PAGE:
Cooling Off in the Pavilion of Being Stripped Naked
from Ghost Painting
Yao Luan, Qing dynasty
Beside the stream, three leafless
trees hold out their branches
like witches’ fingers. It’s always
November in this other world,
even the trees stripped to the bark,
the bark smoothed, light failing,
winter eternally ahead of us.
Three angular ghosts climb out
of the water, straining toward the bank
where others wait their turn to cool off.
There is so little left to be removed
from these beings, none of them
clothed, their features and sex
left blank, their gestures
half-hearted. Perhaps only the desire
to return must still be rinsed off
so they can accept the end as an end,
a stillness, a look into empty glass
or a canyon so deep the floor
cannot be seen. The gallery is closing;
I go out into the snow that falls
through bare branches, erasing
distances, but still cold on my face
and the skin between sleeve and glove.
The sculptor had to cast her own hand
in plaster, her hand with its just-acquired
ring, to know what it felt like to be married.
The vows were not enough: she had to feel
her plaster hand in her hand of flesh,
feel it made new by this small round,
all five fingers curled to hold the things
she now reaches for, osage oranges
with their bumpy skins, unpalatable flesh;
arches on the underside of mushrooms
she’d gathered from the damp wooded paths.
These spheres and domes are not what
she used to mold. She has the photos: sharp
pointed things, broken things she made before.
Self-Portrait as the Allegory of Painting
She turns away, brush just touching the canvas—
her first stroke. She paints herself absorbed
in the craft she knows herself to have mastered.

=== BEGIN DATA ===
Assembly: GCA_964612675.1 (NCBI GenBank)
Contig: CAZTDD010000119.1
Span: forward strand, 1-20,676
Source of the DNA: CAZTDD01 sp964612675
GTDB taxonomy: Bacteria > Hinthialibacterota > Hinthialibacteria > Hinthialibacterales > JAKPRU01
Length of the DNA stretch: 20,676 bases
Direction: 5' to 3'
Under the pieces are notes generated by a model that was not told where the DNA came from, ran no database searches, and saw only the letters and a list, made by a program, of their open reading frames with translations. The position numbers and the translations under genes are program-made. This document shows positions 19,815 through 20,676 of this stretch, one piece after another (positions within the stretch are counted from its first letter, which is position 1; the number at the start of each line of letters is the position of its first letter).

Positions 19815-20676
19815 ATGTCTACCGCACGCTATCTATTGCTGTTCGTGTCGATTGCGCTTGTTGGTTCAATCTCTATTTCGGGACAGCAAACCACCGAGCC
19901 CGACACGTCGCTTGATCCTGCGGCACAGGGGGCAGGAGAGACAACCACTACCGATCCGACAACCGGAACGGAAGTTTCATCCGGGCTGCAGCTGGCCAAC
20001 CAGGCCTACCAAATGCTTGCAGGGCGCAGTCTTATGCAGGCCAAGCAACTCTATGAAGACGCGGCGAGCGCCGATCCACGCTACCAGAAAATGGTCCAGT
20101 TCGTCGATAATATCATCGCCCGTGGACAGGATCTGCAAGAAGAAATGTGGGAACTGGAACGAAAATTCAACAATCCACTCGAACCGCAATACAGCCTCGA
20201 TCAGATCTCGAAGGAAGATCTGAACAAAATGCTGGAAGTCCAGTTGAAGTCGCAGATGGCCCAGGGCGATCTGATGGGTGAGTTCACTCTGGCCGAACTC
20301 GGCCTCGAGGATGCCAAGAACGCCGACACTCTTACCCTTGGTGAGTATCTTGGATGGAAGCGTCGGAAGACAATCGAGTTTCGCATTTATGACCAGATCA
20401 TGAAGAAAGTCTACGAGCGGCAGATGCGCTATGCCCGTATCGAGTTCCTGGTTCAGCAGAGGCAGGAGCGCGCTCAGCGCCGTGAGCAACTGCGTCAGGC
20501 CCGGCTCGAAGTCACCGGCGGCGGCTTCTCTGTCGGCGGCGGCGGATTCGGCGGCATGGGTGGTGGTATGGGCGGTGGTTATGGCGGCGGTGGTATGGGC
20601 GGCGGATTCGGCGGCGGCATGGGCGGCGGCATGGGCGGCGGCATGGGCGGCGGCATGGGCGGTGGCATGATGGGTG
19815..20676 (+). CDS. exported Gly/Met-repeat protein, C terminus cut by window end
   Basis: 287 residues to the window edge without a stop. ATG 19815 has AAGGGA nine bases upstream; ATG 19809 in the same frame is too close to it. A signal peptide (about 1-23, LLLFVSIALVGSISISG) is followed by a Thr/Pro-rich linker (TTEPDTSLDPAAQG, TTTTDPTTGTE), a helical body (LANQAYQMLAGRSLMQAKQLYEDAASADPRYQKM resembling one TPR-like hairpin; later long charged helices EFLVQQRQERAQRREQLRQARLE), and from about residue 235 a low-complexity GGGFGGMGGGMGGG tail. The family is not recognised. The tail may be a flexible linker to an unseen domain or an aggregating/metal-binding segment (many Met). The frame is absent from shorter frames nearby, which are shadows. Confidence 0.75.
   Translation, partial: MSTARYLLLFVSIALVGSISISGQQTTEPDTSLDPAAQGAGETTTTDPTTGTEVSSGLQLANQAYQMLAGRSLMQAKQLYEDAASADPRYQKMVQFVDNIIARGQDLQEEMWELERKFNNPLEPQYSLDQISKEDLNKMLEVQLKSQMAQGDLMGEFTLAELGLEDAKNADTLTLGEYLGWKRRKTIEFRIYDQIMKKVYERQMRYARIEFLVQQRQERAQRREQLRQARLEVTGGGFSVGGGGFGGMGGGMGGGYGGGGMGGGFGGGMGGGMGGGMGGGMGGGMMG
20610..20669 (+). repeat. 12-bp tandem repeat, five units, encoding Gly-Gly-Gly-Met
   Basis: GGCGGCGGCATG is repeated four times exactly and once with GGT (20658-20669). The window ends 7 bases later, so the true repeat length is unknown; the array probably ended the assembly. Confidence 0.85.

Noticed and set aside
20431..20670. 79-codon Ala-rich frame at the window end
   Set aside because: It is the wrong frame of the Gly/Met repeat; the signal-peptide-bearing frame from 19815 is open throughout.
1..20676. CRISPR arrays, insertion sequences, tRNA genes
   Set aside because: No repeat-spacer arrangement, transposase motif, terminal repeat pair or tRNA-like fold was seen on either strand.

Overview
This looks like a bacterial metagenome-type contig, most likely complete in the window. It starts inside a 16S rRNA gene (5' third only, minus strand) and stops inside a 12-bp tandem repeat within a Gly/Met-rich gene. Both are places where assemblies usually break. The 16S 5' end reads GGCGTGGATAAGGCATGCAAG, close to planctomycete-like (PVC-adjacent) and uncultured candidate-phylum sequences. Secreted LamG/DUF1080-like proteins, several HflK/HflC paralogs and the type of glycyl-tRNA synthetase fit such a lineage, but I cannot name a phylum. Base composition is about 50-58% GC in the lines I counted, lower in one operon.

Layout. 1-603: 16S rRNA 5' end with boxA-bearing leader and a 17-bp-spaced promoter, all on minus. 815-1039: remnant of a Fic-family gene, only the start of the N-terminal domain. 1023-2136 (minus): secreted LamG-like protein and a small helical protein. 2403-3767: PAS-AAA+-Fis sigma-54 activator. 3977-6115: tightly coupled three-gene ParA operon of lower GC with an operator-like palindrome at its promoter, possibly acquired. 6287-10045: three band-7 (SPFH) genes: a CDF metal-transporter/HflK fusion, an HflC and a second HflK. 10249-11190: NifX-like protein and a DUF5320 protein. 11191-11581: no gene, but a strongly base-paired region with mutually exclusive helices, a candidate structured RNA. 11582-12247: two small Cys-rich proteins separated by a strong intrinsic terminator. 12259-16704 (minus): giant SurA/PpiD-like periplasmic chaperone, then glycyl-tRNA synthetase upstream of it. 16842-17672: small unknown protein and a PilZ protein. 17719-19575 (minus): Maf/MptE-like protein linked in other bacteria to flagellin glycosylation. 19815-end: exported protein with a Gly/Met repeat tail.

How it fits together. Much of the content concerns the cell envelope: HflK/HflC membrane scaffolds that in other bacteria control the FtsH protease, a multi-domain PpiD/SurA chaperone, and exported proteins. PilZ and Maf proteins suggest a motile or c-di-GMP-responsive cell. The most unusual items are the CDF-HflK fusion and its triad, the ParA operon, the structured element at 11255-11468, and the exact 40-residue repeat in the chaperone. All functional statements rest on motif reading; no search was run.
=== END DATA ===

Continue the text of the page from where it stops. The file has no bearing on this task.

For this enactment of her great passion, her breasts
are covered, brown apron over the green of a dress
that shimmers as she moves, showing off her skill
with a palette. The good light of a well-placed window
gleams on her cheek and brow, her forearm,
the sleeve pushed up to the elbow like any worker.
Last night I dreamed that I went up a gravel road
toward a room where she waited, somewhere in the mountains,
among fields of sunflowers the color of Mary Magdalene’s
penitent gown. In the dream we spoke, neither English
nor Italian. When I look in the mirror, she is there.
Jim Ann Howard
She led me down a path to where water
surged over layers of sedimentary rock,
stories told in the grammar of earth
and water, ochers and graphites:
floods, upheavals, the long miracle
of creation. And she told her own stories,
the time she found a gray bat, recently dead,
brought it into the kitchen so she could draw
the outstretched wings, ribbed like umbrellas,
its knee crooked, claws extended, soft fur
at the nape. It’s been years since we stood
together by the falls, the bat long dead. But here
it is again, in colored pencil and ink wash, as if
these wings could dance once more above the water.
Striding Horned Figure (Mesopotamia, ca. 3000 B.C.)
silent, you lead the way
between this world and another.
and water. You come and
go again, boots curled back over
unspeaking. Teach us to
count and to lose track, to climb and
and wide-eyed, show us how
you cross the fiery bridge, how you
and how you
stay behind when we have
all gone down, gone all the way down.
End of the Road
The taste of salt is in my memory
It’s between the street and the house
Lead to heaven.
We dug the marrow out of the bones,
spread it on rye bread as my father had done
when he was the child of the house.
The taste of salt is in my memory
and the fat that thickened my tongue.
Salt, fat, the yellow light of Sunday evening,
that hour between one week and the next,
between the street and the house;
light that overflowed our rooms
and turned the dark into something not light or dark.
We lived on a dirt road where a cow could wander, lost.
lead to the same crooked stones,
the same family names, half erased.
lead to heaven.
Susanna Lang’s most recent collection of poems, Tracing the Lines, was published in 2013 by the Brick Road Poetry Press. Her first collection, Even Now, was published in 2008 by The Backwaters Press, followed by a chapbook, Two by Two (Finishing Line Press, 2011). A two-time Hambidge fellow and a recipient of the Emerging Writers Fellowship from the Bethesda Writer’s Center, she has published original poems and essays, and translations from the French, in such journals as Little Star, New Letters, december, The Sow’s Ear Poetry Review, Blue Lyra Review, Prime Number Magazine and Poetry East. Book publications include translations of Words in Stone and The Origin of Language, both by Yves Bonnefoy. She lives in Chicago, where she teaches in the Chicago Public Schools.